Rebuilding Place in the Urban Space

"A community’s physical form, rather than its land uses, is its most intrinsic and enduring characteristic." [Katz, EPA] This blog focuses on place and placemaking and all that makes it work--historic preservation, urban design, transportation, asset-based community development, arts & cultural development, commercial district revitalization, tourism & destination development, and quality of life advocacy--along with doses of civic engagement and good governance watchdogging.

Tuesday, June 26, 2018

Learning from Essen and Liverpool and applying it to Miami: Shopping "malls" in the city center

The US shopping mall typology had five components.  They are:
  • built in the suburbs
  • and therefore are car-oriented with plenty of parking
  • very large
  • inwardly focused
  • exclusively retail oriented.
This is changing on the last element, because as various players in the retail industry fail or consolidate, such as department stores, shopping centers are repurposing the space, including fitness centers, offices, medical clinics, etc., to utilize the space.

While the centers are becoming more "mixed use" ("Malls try to reinvent themselves as stores close," USA Today) they aren't necessarily becoming more successful for retail sales, because many of the new uses aren't congruent with people also buying stuff.

The enclosed Mall at Steamtown (a railroad museum in Scranton) is about 560,000 square feet.

Center city malls as a revitalization attempt.  While malls have mostly been a suburban phenomenon, there have been a few instances where inwardly focused behemoth shopping malls have been constructed in distressed places such as Scranton, Pennsylvania ("Auction of two downtown Scranton buildings holds promise for revitalization," and "Artists add a splash of color to Marketplace at Steamtown's darkened storefronts," Scranton Times-Tribune), as an attempt at revitalization.

Inward vs. outward malls: center cities need an outward focused design typology.  But as I have written in the past about Georgetown Park Mall in DC, and its relative failure as a "shopping mall," because it attempts to draw in customers off from "the street," into their controlled mall environment, and keep them there, when it is the life and vitality on the street and outside that is Georgetown's greatest attraction, inwardly focused shopping malls aren't very good for city centers because they are too big and they don't want to share their customers with the rest of the district.

Most of these efforts have fallen on hard times, and many of the malls have since been closed and demolished.

Note that one exception is Westfield San Francisco Centre in San Francisco, which was built in the city center about 10 years ago, in the city's most successful open air shopping district, Union Square.  Arguably, you could say the same about Time Warner Center at Columbus Circle in New York City.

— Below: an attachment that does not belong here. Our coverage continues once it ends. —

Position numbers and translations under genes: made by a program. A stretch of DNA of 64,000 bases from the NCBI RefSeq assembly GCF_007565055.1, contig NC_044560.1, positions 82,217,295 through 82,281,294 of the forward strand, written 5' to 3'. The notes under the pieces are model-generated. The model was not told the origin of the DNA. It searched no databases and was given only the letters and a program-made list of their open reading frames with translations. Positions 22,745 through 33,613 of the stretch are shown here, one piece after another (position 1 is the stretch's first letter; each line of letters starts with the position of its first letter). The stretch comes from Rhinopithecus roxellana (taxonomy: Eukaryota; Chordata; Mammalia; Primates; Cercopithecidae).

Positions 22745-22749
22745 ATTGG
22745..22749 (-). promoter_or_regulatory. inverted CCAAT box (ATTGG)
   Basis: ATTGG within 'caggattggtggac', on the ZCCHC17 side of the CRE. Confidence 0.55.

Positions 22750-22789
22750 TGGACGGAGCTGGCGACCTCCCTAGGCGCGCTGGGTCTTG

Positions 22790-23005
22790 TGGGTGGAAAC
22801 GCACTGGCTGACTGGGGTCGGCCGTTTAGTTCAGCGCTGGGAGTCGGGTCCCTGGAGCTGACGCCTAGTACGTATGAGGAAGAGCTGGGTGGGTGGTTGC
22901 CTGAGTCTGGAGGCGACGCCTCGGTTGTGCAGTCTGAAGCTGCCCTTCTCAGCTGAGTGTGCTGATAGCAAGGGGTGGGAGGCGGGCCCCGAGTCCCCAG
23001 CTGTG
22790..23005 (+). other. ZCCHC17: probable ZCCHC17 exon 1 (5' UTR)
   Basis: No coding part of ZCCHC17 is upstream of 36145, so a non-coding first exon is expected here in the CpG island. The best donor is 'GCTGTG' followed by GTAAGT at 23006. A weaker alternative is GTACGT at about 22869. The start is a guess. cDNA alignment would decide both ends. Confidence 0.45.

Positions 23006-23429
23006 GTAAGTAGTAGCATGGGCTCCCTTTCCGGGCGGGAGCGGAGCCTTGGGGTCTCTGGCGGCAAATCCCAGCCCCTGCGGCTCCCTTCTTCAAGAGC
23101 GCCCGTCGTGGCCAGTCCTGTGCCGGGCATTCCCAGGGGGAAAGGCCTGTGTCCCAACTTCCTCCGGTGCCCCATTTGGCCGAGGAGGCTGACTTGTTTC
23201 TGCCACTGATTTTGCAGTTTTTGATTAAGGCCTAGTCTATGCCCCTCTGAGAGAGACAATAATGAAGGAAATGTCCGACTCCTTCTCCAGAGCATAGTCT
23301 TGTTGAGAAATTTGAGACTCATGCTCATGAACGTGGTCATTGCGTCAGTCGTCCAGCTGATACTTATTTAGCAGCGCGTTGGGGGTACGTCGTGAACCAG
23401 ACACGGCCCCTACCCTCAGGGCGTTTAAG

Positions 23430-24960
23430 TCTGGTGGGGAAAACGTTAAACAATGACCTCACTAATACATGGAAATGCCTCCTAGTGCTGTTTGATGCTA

Shopping malls in European pedestrianized city centers.  Something I noticed in Essen and a couple weeks ago in Liverpool, is that in those two European cities and presumably in many others, in their pedestrianized areas, they have "mall" buildings, typically much smaller than the old style American Mall, but full of shops, in an enclosed multi-story building.  They don't have department stores.

While even these shopping centers aren't necessarily outwardly focused, they are in the city center which helps keep the district economically successful and militates against sprawl.

These malls are smaller than American counterparts and don't overpower the rest of the district.  In short, these shopping complexes were designed to contribute positively to the continued strength of the city core as a shopping destination.

Europa Passage shopping arcade in Hamburg.

Another similar form that is still present in the downtown districts of European cities like Hamburg is the shopping arcade, connecting the opposing sides of a block with a shopping gallery.

(For the most part, US shopping arcades are long gone, with some notable exceptions in Cleveland and Ann Arbor.)

Lifestyle centers. "Lifestyle centers" were a response starting in the late 1990s to a decline in the power of the shopping mall because of a decline in interest in shopping at traditional department stores.

Lifestyle centers are more oriented to shops and restaurants and outside spaces ("Lifestyle Centers vs. Traditional Commercial Districts," 2006), although here and there, department stores may be an element of the mix.

But the anchor wasn't a store per se but the "experience" in terms of the quality of the space and the focus on being outside rather than ensconced within an enclosed mall (cf. "Reeves Center and Georgetown Park are two sides of the same coin," 2007).

Photo: Charles Fox, Philadelphia Inquirer.  Bryn Mawr Village was constructed in part from an old bus transit garage.

Lifestyling as the next generation of small shopping center development.  An article in the Philadelphia Inquirer ("How Bryn Mawr Village found its Main Line shopping niche") discusses the evolution of this type of center, calling it "lifestyling," with a mix of fitness centers and other services complementing retail.

The article is interesting in terms of the recognition that retail developers will continue to respond to changes in the market in order to remain successful. 

It keys on a developing change, that the property owners are less focused on attracting chain tenants that are ubiquitous, instead aiming for stores and services that aren't widely available elsewhere.  I was surprised to see that the development has a number of independent apparel shops.

But too, this particular center has the ability to be successful because it's in a high income area, and complements other destination retail centers like the King of Prussia Mall, one of the most successful in the US.